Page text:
Ann Voskamp has coined a phrase that has struck home with me in my secret place, that of the ugly beautiful. She writes in One Thousand Gifts about finding God in moments, discovering what He has created, highlighted, and finding that He is completely present, recording these as gifts. We find it easy to record the beauty we see, when a meeting goes well, when a child excels – the things that win our approval.
But what if those moments are ones that shear your soul, piercing you to the heart of who you are? What if things created turn on you to destroy or deprive? What if those moments are ugly? Can’t we question them? We see the beauty around us, can spirit-hear the star’s voices declaring God’s praise, and simultaneously feel robbed by knowledge that there is suffering, knowledge that there is not enough.
They both change us – the ugly and the beautiful. The beauty confirming our faith, and the ugly making us question that same faith, making our hearts feel like fragile broken pieces. God is not afraid of our questions. And yet we still hear the instruction to give thanks.
By giving thanks in all things, we invite God into our story, into our moment. Giving thanks for the hard things is a surrender, an opening of a clenched fist, a laying out the open hand to the One who is above all. Only when surrendered to Him, the hard and ugly and painful become life changing. He is the Changer, Restorer, Healer.
Seeing God’s created beauty and raising our voice in thanks to Him ushers us into Heaven’s choir room, the ultimate cathedral where the song is within and without, and where we get to own and steward a part of praise to Him, a part that is ours alone to sing…and the Father enjoys our delight that we have seen and received His love in the beauty around us, that we are returning it back in love to Him. And He witnesses our journey as we witness each other and help someone else learn to see.
And when the pathway is dark…“Let the one who walks in the dark, who has no light, trust in the name of the Lord and rely on their God.” (Isaiah 50:10) Even in the dark, because we have seen the beauty, and we have seen Him rescue us, heal us, and do the same for others, we find we can trust…or at best, learn to trust. But when everything is crashing down, pines that snap in hurricanes, when we seem to walk through a lifetime of ugly…what then? It is the same:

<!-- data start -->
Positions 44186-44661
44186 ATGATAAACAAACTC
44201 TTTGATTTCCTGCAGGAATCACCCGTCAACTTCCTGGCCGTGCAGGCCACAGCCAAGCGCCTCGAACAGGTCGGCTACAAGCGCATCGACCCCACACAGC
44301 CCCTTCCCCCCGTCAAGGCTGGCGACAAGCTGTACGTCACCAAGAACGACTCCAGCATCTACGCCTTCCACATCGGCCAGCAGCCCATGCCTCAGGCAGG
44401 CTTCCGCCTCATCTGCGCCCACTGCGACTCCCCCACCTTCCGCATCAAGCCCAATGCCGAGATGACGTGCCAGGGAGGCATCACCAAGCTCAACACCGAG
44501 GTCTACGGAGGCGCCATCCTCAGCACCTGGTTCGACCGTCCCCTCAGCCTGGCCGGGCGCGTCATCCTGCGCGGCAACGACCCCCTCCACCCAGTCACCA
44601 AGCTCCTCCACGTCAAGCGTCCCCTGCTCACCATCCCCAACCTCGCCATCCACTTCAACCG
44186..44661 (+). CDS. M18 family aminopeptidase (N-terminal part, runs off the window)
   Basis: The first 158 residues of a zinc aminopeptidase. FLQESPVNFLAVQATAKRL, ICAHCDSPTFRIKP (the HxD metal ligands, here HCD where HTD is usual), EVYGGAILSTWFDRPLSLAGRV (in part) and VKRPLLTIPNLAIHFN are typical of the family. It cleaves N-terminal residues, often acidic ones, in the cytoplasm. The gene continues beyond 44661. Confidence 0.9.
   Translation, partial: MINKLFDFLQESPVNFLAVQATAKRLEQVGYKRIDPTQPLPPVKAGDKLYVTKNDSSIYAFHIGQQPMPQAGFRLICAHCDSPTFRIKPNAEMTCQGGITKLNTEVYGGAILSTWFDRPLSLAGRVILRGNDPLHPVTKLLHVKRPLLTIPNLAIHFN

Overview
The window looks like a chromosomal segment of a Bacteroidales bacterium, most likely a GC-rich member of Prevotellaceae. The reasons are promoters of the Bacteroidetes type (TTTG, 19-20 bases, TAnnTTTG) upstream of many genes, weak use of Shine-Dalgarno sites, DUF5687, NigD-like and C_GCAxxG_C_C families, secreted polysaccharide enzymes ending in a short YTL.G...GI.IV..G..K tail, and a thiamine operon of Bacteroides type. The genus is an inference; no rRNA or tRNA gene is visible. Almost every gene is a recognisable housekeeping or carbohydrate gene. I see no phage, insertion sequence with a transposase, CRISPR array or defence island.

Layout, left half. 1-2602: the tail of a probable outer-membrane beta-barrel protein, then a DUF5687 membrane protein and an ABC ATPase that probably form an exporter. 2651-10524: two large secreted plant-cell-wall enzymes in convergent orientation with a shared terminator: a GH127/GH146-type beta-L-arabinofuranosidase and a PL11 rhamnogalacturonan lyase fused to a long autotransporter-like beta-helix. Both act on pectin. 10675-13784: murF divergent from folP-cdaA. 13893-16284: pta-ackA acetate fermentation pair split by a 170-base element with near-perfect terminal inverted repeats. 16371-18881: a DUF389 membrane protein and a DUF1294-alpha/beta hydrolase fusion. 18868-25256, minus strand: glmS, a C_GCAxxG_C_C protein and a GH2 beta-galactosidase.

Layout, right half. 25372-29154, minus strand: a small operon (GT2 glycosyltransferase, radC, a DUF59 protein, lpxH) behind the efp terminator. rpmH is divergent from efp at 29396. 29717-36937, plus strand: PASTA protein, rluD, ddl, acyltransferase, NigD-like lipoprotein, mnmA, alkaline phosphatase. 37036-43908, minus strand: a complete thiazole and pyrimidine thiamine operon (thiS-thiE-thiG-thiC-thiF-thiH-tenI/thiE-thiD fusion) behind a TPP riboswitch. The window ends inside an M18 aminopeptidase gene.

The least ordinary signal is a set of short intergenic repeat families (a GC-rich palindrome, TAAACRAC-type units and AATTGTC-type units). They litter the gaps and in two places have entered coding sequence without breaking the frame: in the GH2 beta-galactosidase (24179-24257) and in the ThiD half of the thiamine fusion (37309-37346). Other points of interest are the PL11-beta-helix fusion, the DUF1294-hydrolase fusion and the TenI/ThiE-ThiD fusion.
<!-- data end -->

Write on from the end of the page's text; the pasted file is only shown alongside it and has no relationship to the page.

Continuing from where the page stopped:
Pray continually,give thanks in all circumstances; for this is God’s will for you in Christ Jesus. Do not quench the Spirit. (1 Thess. 5:17-19)
In refusing to give thanks for the hard, I am quenching the Spirit of God, refusing Him entrance into my circumstance. This giving of thanks is not conjured up or force-chosen for the things we like or approve of. There must be more or He wouldn’t say to offer it.
In giving thanks, we are not giving approval for the suffering, the hard. We are admitting our need of Him and open up as receivers of His presence which brings comfort, wisdom, intervention, blessing. Giving thanks recognizes our smallness and need, and God’s largeness as Creator-King-Father. It is turning to Him no matter what. It’s not a feeling, but more a state of mind, a decision, a relationship. Giving thanks makes room for His involvement in my life. I find I am changed as I see Him even in the smallest of things, as I allow Him into my beautiful and my ugly.
Donald Miller, in A Million Miles in a Thousand Years, writes “I’ve wondered if one of the reasons we fail to acknowledge the brilliance of life is because we don’t want the responsibility inherent in the acknowledgment. We don’t want to move and breathe and face conflict with courage. And if life isn’t remarkable, then we don’t have to do any of that; we can be unwilling victims rather than grateful participants.”
Father, help me to face the beautiful and the ugly knowing You are present. I invite you into my story, the whole of my life. Help me face it all with courage, adventure, and confidence, even if I walk shaking in my boots, because this life is worth it, it is brilliance, and Your value has given value to my story. Thank you, Jesus. Fill me, Holy Spirit, to live. Amen.
(c) Robin Lawrimore, September 2012